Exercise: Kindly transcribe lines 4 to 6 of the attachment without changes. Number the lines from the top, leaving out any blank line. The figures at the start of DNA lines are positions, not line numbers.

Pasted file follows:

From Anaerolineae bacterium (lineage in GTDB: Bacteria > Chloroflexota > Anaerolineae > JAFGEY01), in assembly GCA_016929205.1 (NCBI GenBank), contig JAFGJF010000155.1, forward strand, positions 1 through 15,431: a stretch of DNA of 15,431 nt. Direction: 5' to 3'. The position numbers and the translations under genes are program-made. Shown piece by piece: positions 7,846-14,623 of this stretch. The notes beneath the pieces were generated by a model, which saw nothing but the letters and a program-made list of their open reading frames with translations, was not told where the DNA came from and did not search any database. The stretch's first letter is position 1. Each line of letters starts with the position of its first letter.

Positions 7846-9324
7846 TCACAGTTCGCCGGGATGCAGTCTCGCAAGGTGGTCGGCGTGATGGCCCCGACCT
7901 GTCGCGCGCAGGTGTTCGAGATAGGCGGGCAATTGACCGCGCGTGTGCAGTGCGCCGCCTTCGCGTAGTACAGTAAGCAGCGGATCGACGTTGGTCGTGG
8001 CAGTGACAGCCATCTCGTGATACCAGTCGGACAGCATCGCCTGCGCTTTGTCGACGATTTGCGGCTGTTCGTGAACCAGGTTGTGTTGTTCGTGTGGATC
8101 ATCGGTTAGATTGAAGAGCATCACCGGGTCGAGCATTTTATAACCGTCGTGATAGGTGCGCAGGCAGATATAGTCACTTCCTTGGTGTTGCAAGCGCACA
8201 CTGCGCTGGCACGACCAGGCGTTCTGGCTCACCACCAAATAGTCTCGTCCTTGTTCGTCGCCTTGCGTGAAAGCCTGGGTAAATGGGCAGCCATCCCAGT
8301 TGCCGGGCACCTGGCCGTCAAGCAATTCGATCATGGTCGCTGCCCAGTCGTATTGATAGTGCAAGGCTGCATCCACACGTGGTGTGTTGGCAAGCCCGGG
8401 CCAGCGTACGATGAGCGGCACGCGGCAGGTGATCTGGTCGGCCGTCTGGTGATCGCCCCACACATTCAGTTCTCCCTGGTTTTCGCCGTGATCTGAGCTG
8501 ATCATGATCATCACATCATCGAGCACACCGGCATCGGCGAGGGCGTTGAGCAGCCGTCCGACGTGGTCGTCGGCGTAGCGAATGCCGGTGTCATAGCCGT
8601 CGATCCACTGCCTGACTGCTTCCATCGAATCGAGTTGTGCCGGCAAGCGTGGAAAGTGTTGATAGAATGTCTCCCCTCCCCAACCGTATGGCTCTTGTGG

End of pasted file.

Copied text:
7901 GTCGCGCGCAGGTGTTCGAGATAGGCGGGCAATTGACCGCGCGTGTGCAGTGCGCCGCCTTCGCGTAGTACAGTAAGCAGCGGATCGACGTTGGTCGTGG
8001 CAGTGACAGCCATCTCGTGATACCAGTCGGACAGCATCGCCTGCGCTTTGTCGACGATTTGCGGCTGTTCGTGAACCAGGTTGTGTTGTTCGTGTGGATC
8101 ATCGGTTAGATTGAAGAGCATCACCGGGTCGAGCATTTTATAACCGTCGTGATAGGTGCGCAGGCAGATATAGTCACTTCCTTGGTGTTGCAAGCGCACA